Chlorophenoxy herbicides are used worldwide as plant growth regulators for agricultural and nonagricultural purposes [15, 16]. These herbicides can be easily transferred to surface and ground waters due to their polar nature and relatively good solubility which increase the risks of contamination and consequently the environmental damage . Based on epidemiologic studies, phenoxy acid herbicides have been classified by the International Agency for Research on Cancer (IARC) as possibly carcinogenic to humans (category 2B) . The most commonly reported transformation intermediates of phenoxy acid degradation are the corresponding chlorophenols and their nitroderivatives, the latter being environmentally more persistent than the parent molecules [19, 20]. In fact, the key metabolite in the degradation of phenoxy acids is the corresponding chlorophenol that results from cleavage of the ether bond in the parent compound. The occurrence of nitrophenols as transformation products is a consequence of a photochemical nitration process of the corresponding phenols . Due to the environmental occurrence of these compounds, their risk assessment is very relevant because the nitration of chlorophenols reduces their acute toxicity but the nitroderivatives could have more marked long-term effects, associated with their genotoxicity [20, 21].
The aim of this work was to evaluate the interaction of four chlorophenoxy herbicides (MCPA, mecoprop, 2,4-D, and dichlorprop) as well as their main transformation products (2,4-dichlorophenol, 4-chloro-2-methylphenol, 2,4-dichloro-6-nitrophenol, and 4-chloro-2-methyl-6-nitrophenol) with calf thymus DNA by UV-visible absorption spectroscopy (Figure 1). Thermodynamic parameters of DNA thermal denaturation, in solutions containing the herbicides and their TPs, have been evaluated to interpret the mode of interaction. Furthermore, the toxicity of the chlorophenoxy herbicides and TPs was also assessed evaluating their inhibitory activity towards acetylcholinesterase.
2.1. Chemicals and Reagents
The phenoxy acid herbicides and the transformation products (except 4-chloro-2-methyl-6-nitrophenol that was obtained by synthesis), as well as NaCl, MgCl2·6H2O, Na2HPO4, and NaH2PO4, were supplied by Sigma-Aldrich (Sintra, Portugal) and used without further purification. Bovine serum albumin (BSA), 5,5′-dithiobis(2-nitrobenzoic acid) (DTNB), acetylthiocholine iodide (ATCI), galantamine, AChE (CAS 9000-81-1; EC 232-559-3) from electric eel (type VI-s, lyophilized powder), Tris-HCl, and calf thymus DNA, as Type I calf thymus DNA sodium salt (protein content < 3%), were also purchased from Sigma-Aldrich. Ultrapure (Type 1) water (Millipore, Milli Q Gradient) was used throughout the experiments.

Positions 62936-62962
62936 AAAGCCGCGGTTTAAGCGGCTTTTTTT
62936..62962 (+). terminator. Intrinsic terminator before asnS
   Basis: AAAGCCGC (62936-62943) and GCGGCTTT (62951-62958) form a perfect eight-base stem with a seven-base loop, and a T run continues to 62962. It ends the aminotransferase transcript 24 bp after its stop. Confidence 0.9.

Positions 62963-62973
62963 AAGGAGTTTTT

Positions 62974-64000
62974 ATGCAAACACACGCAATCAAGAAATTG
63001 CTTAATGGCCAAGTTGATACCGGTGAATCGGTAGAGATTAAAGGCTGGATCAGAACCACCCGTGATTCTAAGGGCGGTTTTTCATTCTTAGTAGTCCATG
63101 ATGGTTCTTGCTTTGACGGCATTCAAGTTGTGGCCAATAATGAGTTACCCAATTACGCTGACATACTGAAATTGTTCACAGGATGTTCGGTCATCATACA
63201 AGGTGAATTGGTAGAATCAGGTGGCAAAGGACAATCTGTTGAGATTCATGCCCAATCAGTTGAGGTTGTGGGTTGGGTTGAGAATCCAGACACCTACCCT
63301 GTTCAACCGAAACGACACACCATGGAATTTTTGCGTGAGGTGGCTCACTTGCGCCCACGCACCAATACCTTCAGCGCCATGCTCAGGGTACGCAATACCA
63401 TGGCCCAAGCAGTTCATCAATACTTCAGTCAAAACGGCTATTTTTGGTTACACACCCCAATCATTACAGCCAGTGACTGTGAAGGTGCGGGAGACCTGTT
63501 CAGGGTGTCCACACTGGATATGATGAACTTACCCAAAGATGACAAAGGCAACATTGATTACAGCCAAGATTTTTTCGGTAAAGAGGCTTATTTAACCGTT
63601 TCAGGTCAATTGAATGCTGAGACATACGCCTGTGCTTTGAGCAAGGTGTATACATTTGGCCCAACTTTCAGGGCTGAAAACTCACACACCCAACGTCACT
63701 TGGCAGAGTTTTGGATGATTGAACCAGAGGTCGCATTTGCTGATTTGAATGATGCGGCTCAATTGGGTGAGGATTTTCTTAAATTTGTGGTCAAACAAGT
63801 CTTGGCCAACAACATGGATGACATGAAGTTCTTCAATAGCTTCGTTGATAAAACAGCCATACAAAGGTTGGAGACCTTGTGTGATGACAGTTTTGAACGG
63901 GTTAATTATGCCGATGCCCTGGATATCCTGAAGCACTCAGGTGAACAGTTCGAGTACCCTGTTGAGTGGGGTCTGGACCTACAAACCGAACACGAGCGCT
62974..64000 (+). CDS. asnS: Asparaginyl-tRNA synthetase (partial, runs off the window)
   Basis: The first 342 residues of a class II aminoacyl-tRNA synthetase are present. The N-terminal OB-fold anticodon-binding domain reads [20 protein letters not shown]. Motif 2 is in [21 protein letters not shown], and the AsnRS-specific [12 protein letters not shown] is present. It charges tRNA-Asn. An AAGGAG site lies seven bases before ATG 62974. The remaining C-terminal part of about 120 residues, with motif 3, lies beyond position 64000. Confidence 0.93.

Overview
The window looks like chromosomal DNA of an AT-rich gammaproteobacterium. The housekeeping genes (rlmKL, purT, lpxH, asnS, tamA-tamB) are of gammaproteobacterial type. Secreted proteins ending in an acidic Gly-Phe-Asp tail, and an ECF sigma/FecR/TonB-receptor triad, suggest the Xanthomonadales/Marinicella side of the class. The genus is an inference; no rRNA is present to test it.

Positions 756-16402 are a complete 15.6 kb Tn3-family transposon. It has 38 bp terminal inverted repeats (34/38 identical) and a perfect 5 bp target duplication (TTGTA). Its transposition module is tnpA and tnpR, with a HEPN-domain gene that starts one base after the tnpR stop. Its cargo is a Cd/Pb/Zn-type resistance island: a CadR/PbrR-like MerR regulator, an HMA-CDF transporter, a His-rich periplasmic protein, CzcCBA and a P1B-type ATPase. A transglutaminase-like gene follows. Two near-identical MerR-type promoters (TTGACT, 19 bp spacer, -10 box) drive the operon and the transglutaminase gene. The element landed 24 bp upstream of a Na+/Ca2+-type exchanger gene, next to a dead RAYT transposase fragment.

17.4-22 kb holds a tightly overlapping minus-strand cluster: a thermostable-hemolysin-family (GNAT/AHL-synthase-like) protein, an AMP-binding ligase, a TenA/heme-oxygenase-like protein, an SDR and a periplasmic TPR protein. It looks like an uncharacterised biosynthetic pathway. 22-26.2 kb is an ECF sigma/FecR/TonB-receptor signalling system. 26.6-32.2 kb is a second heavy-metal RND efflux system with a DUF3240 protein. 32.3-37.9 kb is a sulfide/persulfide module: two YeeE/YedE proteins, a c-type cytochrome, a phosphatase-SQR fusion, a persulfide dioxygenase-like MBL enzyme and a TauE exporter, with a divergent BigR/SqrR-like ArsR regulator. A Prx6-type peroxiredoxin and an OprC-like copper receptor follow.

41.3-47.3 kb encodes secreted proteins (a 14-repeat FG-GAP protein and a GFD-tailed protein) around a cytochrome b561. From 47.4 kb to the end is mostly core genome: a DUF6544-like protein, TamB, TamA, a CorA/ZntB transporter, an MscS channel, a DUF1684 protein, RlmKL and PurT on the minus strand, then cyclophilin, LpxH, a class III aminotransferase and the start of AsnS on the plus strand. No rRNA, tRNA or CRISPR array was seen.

The following buffers were used in the acetylcholinesterase activity assay: buffer A: 50 mM Tris-HCl, pH 8; buffer B: 50 mM Tris-HCl, pH 8, containing 0.1% BSA; and buffer C: 50 mM Tris-HCl, pH 8, containing 0.1 M NaCl and 0.02 M MgCl2·6H2O. Acetylcholinesterase from Electrophorus electricus (electric eel) (type VI-s, lyophilized powder, 425 U/mg, 687 mg/protein) was used in the enzymatic assay. The lyophilized enzyme was dissolved in buffer A to make 1000 U/mL stock solution and further diluted with buffer B to get 0.44 U/mL of enzyme in the microplate well.
A stock solution (1.0 × 10−3 mol dm−3) of DNA was prepared by dissolving an appropriate amount of DNA in 0.05 mol dm−3 phosphate buffer solution (pH 7.2; ionic strength adjusted to 0.1 mol dm−3 with NaCl). Stock solutions (2.0 × 10−4 mol dm−3) of herbicides were prepared by dissolution of a suitable quantity in ultrapure water.
The UV absorbance measurements were performed in pH 7.2 phosphate buffer solutions with ionic strength 0.01 mol dm−3. Working solutions of DNA (7.0 × 10−5 mol dm−3), herbicides (5.0 × 10−5 mol dm−3 or 1.0 × 10−4 mol dm−3), and DNA/herbicides were prepared by simple dilution of the appropriate amounts of the stock solutions in phosphate buffer and ultrapure water.
The concentration of DNA solutions, expressed in moles of base pairs, was determined at 20°C by UV spectroscopy at 260 nm, using a molar absorption coefficient = 13200 mol−1 dm3 cm−1 . A ratio of absorbance at 260 nm to that at 280 nm (260/280) greater than 1.8 indicated that DNA was sufficiently pure and free from protein . Control experiments under the same conditions and initial concentrations of herbicides were carried out in parallel for comparison. All the solutions were stored in the refrigerator at 4°C.
2.2. Synthesis of 4-Chloro-2-methyl-6-nitrophenol
The synthetic procedure was adapted from the literature with slight modifications [24, 25]. To a solution of 4-chloro-2-methylphenol (0.3 g, 2.2 mmol) in CH2Cl2 (30 mL), NaNO2 (0.3 g, 4.0 mmol), Al(HSO4)3 (0.4 g, 1.4 mmol), and wet SiO2 (50% w/w) (0.44 g) were added. The resulting mixture was stirred and the reaction was completed after 90 min. The crude product was extracted with CH2Cl2 (2 × 15 mL). The organic phases were combined, washed with water (2 × 15 mL), dried over anhydrous Na2SO4, and evaporated under reduced pressure. The nitrated product was purified on a silica gel column using CH2Cl2/MeOH (9 : 1 and 8 : 2 ratio (v/v)) as eluting system. The fractions containing the desired compound were collected and the solvent evaporated in a rotary evaporator.